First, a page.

Three Israeli soldiers died and six others were wounded in southern Lebanon in the bloodiest attack this year by Hezbollah guerrillas, the Israeli army announced Friday.
After the ambush of an army convoy in Israel's self-declared security zone, Foreign Minister Shimon Peres called on Syrian President Hafez Assad to control the guerrillas.
Syria is the main powerbroker in Lebanon.
"It is clear we have a problem with Syria," Peres told Israel Radio, adding that he doubted Assad will do anything to stop the attacks.
Many Israeli commentators interpreted the ambush as Syria's way of stepping up pressure in light of stalled peace talks between the two countries.
Israeli Prime Minister Yitzhak Rabin has focused his attention on peace negotiations with the Palestine Liberation Organization, and many political observers suggest that he will not concern himself with the Syrian negotiations until after Israeli elections next year.
Syria has made the full return of the Golan Heights, captured by Israel in 1967, a condition for peace.
Although Rabin had indicated that he might be willing to give back the area, there is growing public opposition to relinquishing the lush and strategic high ground along the border.
Syria has suspended talks between high-level military officials from the two countries that began in Washington this summer.
Israel says Syria has refused to discuss Israel's demand for early-warning stations on the Golan Heights.
"At this stage there is a freeze" in negotiations, Peres told Israel Radio. "The president of Syria wants everyone to dance to his tune, and it is very hard. In essence, what he wants is first for us to accept his opinion and afterward hold negotiations."
U.S. Secretary of State Warren Christopher announced Thursday that he will not make an expected trip to Syria and Israel later this month following a Middle Eastern business conference in Amman, Jordan.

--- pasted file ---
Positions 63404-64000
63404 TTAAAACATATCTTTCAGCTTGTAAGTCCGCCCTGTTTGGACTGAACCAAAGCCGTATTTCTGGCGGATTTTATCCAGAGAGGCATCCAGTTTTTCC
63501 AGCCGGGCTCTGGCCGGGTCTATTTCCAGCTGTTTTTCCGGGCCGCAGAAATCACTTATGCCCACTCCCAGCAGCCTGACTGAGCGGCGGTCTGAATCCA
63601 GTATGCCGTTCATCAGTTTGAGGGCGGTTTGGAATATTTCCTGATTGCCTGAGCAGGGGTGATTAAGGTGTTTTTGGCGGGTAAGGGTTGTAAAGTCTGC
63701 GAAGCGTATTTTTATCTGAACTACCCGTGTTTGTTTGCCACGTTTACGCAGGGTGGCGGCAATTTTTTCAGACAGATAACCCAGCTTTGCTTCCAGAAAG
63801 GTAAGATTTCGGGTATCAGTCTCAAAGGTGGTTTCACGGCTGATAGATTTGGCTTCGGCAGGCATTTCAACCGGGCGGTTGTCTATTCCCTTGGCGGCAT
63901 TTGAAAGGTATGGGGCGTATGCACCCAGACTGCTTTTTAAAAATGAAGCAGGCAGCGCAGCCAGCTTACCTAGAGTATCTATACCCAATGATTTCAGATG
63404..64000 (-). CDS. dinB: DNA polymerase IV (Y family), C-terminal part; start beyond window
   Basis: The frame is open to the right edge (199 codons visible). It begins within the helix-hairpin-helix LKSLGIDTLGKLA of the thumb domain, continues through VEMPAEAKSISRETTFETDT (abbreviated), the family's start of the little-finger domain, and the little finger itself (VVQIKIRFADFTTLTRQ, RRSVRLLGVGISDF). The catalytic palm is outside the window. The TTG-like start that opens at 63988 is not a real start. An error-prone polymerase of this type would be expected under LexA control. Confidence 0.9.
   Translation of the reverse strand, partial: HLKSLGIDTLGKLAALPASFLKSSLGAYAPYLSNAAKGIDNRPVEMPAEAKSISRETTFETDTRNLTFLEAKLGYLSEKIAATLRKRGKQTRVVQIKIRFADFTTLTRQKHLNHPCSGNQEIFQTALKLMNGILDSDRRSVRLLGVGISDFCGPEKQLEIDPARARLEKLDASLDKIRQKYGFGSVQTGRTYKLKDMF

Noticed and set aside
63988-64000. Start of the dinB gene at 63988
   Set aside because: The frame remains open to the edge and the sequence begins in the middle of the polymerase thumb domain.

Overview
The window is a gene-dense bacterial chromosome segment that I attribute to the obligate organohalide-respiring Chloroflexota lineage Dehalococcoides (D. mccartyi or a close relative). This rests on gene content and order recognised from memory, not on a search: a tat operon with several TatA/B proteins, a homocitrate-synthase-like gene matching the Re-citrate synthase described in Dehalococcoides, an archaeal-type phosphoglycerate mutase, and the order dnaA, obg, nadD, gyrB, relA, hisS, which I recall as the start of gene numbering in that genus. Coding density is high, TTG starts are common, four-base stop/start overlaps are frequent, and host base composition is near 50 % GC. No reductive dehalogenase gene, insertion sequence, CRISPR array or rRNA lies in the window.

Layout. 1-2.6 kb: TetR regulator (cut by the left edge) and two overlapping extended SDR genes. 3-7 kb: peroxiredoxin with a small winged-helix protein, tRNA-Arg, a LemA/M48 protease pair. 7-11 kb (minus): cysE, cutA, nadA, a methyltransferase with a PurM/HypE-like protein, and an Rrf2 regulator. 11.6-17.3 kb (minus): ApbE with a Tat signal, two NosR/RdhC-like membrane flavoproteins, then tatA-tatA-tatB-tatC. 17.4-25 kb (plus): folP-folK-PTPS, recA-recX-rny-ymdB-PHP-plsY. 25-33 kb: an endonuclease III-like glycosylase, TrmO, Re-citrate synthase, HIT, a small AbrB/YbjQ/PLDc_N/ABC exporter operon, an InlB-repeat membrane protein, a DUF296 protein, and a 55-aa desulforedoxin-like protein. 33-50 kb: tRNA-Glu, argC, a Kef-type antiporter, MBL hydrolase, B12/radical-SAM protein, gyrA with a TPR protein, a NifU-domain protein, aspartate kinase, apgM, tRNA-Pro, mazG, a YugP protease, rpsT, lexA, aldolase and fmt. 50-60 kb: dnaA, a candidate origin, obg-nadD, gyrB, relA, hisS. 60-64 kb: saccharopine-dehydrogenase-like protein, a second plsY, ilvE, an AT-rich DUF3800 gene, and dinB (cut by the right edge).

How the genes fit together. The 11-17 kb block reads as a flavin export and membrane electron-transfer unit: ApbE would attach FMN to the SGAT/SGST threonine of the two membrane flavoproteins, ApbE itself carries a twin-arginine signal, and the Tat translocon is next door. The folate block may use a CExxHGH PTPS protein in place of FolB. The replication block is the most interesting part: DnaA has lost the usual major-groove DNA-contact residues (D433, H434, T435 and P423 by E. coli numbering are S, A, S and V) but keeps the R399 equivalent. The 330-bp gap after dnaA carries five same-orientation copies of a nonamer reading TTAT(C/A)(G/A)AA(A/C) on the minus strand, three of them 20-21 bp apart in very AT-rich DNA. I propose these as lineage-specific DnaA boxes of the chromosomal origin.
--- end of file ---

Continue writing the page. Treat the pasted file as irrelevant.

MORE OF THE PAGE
Syria is boycotting the high-powered conference because Israel will be present.
Recently, Assad has criticized Jordan and the Palestinians for breaking ranks and making peace with Israel before Syria does.
The Syrian president considers himself a key powerbroker in the Arab world's conflicts with Israel.
The ambush in southern Lebanon occurred Thursday night when guerrillas detonated up to three remote-control bombs as Israeli soldiers passed in a convoy of three unmarked cars. The guerrillas then sprayed machine-gun fire and rocket-propelled grenades at the convoy.
Israeli soldiers responded to the attack with artillery shelling of Shiite Muslim villages believed to be Hezbollah strongholds. Helicopter gunships strafed the rugged hills where the guerrillas move.
It was unknown if there were casualties.
The road where the attack occurred is in the central sector of the area occupied by Israel in 1985 to protect Israel's northern towns from guerrilla raids.
Hezbollah, pro-Iranian Shiite Muslims, claimed responsibility for the ambush. They are fighting to oust Israelis from the occupied zone.
On Wednesday, a Hezbollah guerrilla was killed and an Israeli soldier was seriously wounded in a clash just outside the security zone. Israeli army units have also blown up suspected guerrilla hide-outs twice in the past two days.
Southern Lebanon is Israel's last active war front.
Sixteen Israeli soldiers have died there this year.